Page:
Report from Xunwu

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Stanford University Press, 1990 - 278 頁
Long described as lost, this report was the result of Mao Zedong's investigation in 1930 of the people, economy, society, and history of the obscure rural county of Xunwu in South China. An extraordinary document that far exceeds in scope and depth Mao's other investigative reports on rural China. The report is a rich source of information on rural administration, commerce, transportation, communication, education, land tenure, taxation, religion, diverse social relations and practices and struggle in one obscure area that was a microcosm of China. Thompson has translated and presented Mao's report with extensive notes. The book is designed to welcome non-specialists, and it will be welcomed by those interested in the Chinese countryside, comparative revolution, and historical anthropology. Because Mao's report on Xunwu was part of a revolutionary program, the report raises complex questions about academic and activist readings of social realities.

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Report from Xunwu

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In his pre-1949 incarnation, Mao Zedong firmly believed that empirical social research should serve as the foundation for correct revolutionary policy. On several occasions he himself carried out such ... 閱讀評論全文

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關於作者 (1990)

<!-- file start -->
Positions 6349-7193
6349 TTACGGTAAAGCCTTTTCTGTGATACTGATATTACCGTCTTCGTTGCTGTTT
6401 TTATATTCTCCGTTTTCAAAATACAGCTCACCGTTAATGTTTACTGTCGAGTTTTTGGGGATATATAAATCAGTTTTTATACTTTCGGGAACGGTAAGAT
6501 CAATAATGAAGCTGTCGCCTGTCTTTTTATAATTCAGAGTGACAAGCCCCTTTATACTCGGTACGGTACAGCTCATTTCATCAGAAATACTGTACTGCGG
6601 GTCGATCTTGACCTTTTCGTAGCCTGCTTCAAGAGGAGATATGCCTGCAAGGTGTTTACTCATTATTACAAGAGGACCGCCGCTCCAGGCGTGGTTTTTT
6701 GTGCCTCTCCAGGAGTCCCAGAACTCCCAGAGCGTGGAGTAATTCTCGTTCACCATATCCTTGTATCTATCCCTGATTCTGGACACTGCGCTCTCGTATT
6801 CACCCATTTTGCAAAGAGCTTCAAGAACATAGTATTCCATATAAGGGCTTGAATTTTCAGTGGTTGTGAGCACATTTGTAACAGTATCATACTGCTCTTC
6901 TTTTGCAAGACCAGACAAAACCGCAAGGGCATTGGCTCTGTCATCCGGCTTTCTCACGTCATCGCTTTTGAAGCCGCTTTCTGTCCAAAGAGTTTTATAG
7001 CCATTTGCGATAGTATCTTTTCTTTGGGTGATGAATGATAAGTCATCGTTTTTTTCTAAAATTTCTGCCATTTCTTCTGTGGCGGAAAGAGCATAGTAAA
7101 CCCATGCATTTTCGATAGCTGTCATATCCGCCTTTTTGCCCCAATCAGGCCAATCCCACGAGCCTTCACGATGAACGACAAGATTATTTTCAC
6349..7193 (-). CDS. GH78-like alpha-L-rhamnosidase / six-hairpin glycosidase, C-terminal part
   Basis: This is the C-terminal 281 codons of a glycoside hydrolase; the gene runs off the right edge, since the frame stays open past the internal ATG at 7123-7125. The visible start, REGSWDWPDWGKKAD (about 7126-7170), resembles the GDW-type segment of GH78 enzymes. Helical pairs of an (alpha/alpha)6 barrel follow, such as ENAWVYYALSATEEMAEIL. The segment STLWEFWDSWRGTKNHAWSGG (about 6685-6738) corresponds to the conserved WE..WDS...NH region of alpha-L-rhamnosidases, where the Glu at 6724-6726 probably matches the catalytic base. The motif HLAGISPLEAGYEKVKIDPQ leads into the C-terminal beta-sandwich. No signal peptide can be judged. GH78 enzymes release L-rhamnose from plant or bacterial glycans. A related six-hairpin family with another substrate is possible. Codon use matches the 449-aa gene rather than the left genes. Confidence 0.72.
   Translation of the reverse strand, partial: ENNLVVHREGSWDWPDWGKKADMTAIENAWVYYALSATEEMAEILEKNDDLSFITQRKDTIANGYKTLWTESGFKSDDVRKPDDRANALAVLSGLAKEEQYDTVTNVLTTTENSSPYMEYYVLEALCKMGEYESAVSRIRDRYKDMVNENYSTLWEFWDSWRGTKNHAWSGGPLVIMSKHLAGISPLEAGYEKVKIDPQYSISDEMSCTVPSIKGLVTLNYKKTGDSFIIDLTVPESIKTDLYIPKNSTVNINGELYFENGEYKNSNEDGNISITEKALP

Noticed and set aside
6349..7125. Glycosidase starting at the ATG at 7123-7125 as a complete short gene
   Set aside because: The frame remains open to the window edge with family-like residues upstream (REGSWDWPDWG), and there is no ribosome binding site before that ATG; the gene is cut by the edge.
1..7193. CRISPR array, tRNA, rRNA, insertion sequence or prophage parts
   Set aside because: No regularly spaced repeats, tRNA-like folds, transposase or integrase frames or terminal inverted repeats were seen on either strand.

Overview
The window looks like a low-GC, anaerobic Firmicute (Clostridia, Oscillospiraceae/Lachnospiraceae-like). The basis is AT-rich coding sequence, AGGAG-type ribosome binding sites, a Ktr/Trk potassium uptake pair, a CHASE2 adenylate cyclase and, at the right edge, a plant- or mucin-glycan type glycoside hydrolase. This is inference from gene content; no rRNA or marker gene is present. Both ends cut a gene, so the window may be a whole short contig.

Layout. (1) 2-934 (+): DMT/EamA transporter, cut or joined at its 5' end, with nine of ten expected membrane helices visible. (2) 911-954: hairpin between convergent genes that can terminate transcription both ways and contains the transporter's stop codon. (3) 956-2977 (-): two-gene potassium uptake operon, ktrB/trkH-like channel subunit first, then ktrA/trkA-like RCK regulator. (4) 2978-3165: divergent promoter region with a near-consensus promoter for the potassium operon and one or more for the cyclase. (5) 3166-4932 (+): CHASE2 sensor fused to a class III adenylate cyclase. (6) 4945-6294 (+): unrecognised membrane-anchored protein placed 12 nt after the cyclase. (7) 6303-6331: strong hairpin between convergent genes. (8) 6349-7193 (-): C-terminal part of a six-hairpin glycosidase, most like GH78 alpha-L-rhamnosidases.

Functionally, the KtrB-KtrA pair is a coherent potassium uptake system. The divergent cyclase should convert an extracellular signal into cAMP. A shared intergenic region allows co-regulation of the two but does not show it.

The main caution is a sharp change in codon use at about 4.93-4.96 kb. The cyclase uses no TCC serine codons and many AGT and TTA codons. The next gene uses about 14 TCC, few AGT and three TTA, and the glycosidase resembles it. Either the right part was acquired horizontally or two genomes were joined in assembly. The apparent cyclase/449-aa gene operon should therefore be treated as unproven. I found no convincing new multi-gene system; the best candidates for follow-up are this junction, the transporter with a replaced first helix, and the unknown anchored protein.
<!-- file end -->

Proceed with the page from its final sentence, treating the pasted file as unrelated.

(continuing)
Mao Tse-tung is, of course, best known as a political leader, having held power in the People's Republic from its founding in 1949 until his death, as president until 1959 and then as chairman of the Communist party. He undertook some of the most radical social experiments in human history, and although he has been dead for many years, he still casts a long shadow over current events in Asia, and his legacy is still hotly debated. Born into a prosperous peasant family in Hunan Province, Mao first came into contact with revolutionary writings during the decade of the 1910s. He was present at the founding of the Communist party in 1921 and had already risen to prominence by 1935. It was after the heroic Long March, while the Communists were consolidating their power in their northwest base in Yenan, that Mao Tse-tung held his Forum on Literature and Art, which, as Howard L. Boorman has said, "drew a firm line across the page of modern Chinese creative writing and promulgated what has since become, with some later variations, the "correct' analysis of the literary and aesthetic principles designed to guide the "progressive' writers and artists of China." Essentially, it was to be a literature shaped by "Party spirit," designed for the masses (particularly workers, peasants, and soldiers), and written in a bold, simple, and earthy style. There would be no toleration of "art for art's sake," or subjective inspiration, or other bourgeois themes or tendencies. Literature's sole aim would be to serve politics. One can find many examples of the approved content and style in Mao's own writings. His speeches and essays are strongly colored by his rural roots; one finds an earthy humor and terseness of expression that are reminiscent of many traditional works in the colloquial language. Mao's poetry is a bit more complicated. Having been educated to some extent in the classical tradition, he has always favored the tz'u form for his own verse. And, although he does conform to the time-honored metrical rules, in many ways his poems mark a break with the past in their strong egotism, preference for the present over the past, and desire to conquer nature rather than to live in passive harmony with it. However, his sentimentality and use of imagery still confirm his strong identification with the lyric past, and even many Chinese who disagree with his politics can nevertheless find pleasure in his verses.

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